167 Photos - Jul 25, 2013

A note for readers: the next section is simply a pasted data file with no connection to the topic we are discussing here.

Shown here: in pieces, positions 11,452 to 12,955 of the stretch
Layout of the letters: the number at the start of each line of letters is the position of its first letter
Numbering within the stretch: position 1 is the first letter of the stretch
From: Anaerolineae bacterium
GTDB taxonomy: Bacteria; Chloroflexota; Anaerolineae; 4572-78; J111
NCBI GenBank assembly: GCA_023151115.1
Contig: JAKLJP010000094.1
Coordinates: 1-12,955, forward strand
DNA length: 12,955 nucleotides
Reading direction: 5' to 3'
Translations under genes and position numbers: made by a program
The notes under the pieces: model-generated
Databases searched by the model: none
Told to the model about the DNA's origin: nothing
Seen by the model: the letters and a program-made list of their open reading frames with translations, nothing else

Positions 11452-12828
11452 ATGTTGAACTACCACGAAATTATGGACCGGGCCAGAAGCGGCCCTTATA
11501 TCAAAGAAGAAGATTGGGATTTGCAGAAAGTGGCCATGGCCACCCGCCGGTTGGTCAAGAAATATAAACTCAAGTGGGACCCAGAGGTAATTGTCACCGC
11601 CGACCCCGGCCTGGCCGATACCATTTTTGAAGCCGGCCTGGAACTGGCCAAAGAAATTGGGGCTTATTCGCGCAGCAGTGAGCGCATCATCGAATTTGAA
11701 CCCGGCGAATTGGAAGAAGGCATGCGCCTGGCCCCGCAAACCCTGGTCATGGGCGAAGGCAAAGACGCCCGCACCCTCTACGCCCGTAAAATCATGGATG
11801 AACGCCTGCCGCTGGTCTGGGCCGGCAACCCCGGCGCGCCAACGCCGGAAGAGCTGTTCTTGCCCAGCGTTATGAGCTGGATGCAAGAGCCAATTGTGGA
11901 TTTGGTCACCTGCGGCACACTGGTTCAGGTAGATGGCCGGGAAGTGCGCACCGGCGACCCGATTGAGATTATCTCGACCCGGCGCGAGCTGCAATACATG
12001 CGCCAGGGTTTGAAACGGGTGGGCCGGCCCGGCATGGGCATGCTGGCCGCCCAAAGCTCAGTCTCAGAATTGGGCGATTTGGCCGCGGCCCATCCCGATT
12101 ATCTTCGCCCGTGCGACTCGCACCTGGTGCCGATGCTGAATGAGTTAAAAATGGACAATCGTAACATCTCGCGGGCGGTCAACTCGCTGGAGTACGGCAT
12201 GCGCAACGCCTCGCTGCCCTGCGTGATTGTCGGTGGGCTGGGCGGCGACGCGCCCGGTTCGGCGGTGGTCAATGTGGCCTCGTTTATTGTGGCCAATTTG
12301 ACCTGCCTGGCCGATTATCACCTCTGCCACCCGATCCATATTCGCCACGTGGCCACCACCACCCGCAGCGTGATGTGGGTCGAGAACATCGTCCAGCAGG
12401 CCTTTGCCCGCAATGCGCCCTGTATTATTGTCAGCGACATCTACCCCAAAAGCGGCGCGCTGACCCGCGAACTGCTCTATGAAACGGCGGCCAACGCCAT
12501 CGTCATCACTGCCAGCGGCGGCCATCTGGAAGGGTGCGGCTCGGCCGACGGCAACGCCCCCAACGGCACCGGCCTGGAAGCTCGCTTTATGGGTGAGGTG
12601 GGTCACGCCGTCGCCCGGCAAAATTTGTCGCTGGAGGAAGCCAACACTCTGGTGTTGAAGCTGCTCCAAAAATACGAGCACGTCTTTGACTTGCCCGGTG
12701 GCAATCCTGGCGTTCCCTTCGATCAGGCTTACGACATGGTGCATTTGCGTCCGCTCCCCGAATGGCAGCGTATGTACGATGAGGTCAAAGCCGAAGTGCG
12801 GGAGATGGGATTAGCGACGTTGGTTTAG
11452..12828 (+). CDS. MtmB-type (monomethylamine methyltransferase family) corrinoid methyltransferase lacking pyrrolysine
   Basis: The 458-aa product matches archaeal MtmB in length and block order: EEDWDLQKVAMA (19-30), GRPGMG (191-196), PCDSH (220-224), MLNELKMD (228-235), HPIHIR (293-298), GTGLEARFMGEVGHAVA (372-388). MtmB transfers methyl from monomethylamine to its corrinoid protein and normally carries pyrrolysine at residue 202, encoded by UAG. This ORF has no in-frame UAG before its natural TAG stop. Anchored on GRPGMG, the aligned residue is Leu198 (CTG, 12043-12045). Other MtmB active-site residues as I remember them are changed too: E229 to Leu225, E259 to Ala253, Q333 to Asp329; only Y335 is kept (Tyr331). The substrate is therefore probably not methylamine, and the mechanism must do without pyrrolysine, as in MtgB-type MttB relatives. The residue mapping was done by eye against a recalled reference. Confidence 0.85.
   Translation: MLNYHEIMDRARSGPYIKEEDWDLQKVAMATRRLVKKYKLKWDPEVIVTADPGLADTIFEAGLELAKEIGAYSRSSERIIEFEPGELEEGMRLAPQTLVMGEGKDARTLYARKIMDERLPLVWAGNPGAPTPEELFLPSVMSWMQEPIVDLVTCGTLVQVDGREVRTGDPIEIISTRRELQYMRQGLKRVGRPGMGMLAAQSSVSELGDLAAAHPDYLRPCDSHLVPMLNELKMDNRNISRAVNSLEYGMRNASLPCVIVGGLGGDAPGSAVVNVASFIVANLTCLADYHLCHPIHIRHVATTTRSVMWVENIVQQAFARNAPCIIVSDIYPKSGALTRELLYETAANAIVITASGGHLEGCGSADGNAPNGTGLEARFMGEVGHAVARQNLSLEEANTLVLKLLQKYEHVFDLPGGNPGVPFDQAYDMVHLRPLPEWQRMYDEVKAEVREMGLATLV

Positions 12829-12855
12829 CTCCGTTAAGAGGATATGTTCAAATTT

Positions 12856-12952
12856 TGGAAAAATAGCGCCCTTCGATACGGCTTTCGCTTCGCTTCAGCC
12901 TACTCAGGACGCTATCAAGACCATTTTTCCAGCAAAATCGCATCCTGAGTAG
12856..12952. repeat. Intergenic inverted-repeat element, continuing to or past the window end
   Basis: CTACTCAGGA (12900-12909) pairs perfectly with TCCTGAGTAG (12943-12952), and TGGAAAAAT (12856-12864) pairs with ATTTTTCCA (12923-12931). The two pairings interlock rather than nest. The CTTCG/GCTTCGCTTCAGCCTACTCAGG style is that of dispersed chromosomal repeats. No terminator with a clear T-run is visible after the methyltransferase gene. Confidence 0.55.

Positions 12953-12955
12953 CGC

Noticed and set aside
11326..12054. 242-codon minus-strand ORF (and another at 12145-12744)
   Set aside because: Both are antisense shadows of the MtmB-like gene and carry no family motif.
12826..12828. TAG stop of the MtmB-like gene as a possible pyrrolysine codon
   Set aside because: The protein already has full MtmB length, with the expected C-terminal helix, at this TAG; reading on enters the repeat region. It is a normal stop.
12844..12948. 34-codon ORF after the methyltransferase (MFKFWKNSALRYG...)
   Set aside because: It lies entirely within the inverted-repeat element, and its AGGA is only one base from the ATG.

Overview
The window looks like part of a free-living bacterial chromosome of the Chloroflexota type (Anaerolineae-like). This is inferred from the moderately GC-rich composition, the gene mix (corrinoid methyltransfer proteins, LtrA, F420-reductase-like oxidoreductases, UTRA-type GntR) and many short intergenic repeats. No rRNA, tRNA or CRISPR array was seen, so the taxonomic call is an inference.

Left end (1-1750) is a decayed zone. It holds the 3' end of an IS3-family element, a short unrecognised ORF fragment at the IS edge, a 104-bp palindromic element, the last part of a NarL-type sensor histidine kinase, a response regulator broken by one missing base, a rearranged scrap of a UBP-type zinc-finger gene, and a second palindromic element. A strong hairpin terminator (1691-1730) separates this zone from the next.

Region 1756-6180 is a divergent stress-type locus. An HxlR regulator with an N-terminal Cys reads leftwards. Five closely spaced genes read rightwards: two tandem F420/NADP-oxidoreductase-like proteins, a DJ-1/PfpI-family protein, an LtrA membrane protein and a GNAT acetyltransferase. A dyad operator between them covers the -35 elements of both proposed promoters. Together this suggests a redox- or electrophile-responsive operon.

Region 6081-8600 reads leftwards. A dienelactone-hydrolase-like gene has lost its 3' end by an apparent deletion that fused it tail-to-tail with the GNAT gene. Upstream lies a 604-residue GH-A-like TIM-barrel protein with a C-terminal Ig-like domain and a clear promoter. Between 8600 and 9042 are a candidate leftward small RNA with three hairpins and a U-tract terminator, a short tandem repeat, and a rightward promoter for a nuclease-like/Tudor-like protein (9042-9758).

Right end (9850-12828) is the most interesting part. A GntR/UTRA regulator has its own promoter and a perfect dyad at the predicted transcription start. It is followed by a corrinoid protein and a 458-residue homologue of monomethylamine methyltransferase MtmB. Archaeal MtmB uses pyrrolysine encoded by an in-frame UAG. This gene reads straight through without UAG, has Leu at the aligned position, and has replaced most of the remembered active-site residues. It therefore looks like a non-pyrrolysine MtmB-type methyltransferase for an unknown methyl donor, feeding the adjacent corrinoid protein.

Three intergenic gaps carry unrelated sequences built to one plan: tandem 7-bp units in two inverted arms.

Photo: Photo: Photo: Photo: Photo: Photo: Photo: Photo: A large rock monument bearing a sign in Chinese that reads 'The Home Town of Rare Earths Welcomes You' is seen amongst a field of wind turbines near the town of Damao, located in China's Inner Mongolia Autonomous Region. China supplies 97 percent of rare earths used worldwide, and they go into magnets, bearings and high-tech components that go into computers, vehicles and, increasingly, clean energy technology such as wind turbines and hybrid cars. Picture taken October 31, 2010. TO MATCH STORY CHINA-RAREEARTHS/ REUTERS/David Gray (CHINA - Tags: ENERGY ENVIRONMENT EMPLOYMENT BUSINESS SOCIETY)Photo: Photo: Photo: Photo: Photo: Photo: Photo: Photo: Photo: Photo: Photo: Photo: Photo: Photo: Photo: Photo: Photo: Photo: Photo: On June 16, 2011, workers at Portage Casting and Mold Inc. in Portage, Wis., use an overhead crane to position and assemble parts a five-section-mold before pouring more than 7,000 pounds of molten aluminum into a cast that will form one of two nine-meter-diameter hemispheres needed for the main vacuum vessel of the Plasma Dynamo Facility being installed at Sterling Hall at the University of Wisconsin-Madison. Using $2.4 million in stimulus funding from the National Science Foundation (NSF), the experiment is a continuation of research studying the origin of magnetic fields in the universe and exploring the self-generation of magnetic fields in a plasma dynamo as a potential energy source. The Plasma Dynamo Facility is co-led by UW-Madison physics professor Cary Forest and astronomy professor Ellen Zweibel. (Photo by Jeff Miller/UW-Madison)Photo: Photo: Photo: Photo: Photo: Photo: Photo: Photo: Photo: Photo: Photo: Photo: Photo: Photo: Photo: Photo: Photo: Photo: Photo: Photo: Photo: Photo: Photo: Photo: Photo: Photo: Photo: Photo: Photo: Photo: Photo: Photo: Photo: Photo: Photo: Photo: Photo: Photo: Photo: Photo: Photo: Photo: Photo: Photo: Photo: Photo: Photo: Photo: Photo: Photo: Photo: Photo: On June 16, 2011, workers at Portage Casting and Mold Inc. in Portage, Wis., use an overhead crane to position and assemble parts a five-section-mold before pouring more than 7,000 pounds of molten aluminum into a cast that will form one of two nine-meter-diameter hemispheres needed for the main vacuum vessel of the Plasma Dynamo Facility being installed at Sterling Hall at the University of Wisconsin-Madison. Using $2.4 million in stimulus funding from the National Science Foundation (NSF), the experiment is a continuation of research studying the origin of magnetic fields in the universe and exploring the self-generation of magnetic fields in a plasma dynamo as a potential energy source. The Plasma Dynamo Facility is co-led by UW-Madison physics professor Cary Forest and astronomy professor Ellen Zweibel. (Photo by Jeff Miller/UW-Madison)Photo: Photo: Photo: Photo: Photo: Photo: Photo: Photo: Photo: Photo: Photo: Photo: Photo: Photo: Photo: Photo: Photo: Photo: Photo: Photo: Photo: Photo: Photo: Photo: Photo: Photo: Photo: Photo: Photo: Photo: Photo: Photo: Photo: Photo: Photo: Photo: Photo: Photo: Photo: Photo: Photo: Photo: Photo: Photo: Photo: Photo: Photo: Photo: Photo: Photo: Photo: Photo: Photo: Photo: Photo: Photo: Photo: Doha, 27 luglio 2009. Le Zig-Zag towers, complesso residenziale nella zona nord della capitale. Gli edifici dalla caratteristica forma non sono ancora pronti e forse dovranno essere abbattuti per difetti di costruzione.Photo: Photo: Photo: Land Rover 110 Defender, low enviromental impact expedition vehicle. SEMA 2009 in Las Vegas Nevada.Photo: Photo: The Helically Symmetric eXperiment, or HSX, is pictured in Engineering Hall at the University of Wisconsin-Madison on Dec. 7, 2010. HSX is a fusion-energy experiment that uses powerful magnetic fields to both confine and drive plasma -- a conductive state of matter similar to gas but containing ionized particles -- through a stellarator, a spherical device shaped like a twisted doughnut with a three-dimensional magnetic field. The experiment has received from the U.S. Department of Energy (DOE) a grant totaling $5.1 million over three years to expand research of fusion-energy processes.©UW-Madison University Communications 608/262-0067Photo by: Jeff MillerDate:  12/10    File#:  NIKON D3 digital frame 3166Photo: Photo: Photo: Photo: Photo: Modulare Spulen (blau) und Plasma (gelb) des Wendelstein 7-XPhoto: Photo: Photo: Photo: DCF 1.0Photo: Photo: Photo: Photo: Photo: Photo: Photo: Photo: Photo: Photo: Photo: Photo: Photo: Photo: Photo: Photo: Photo: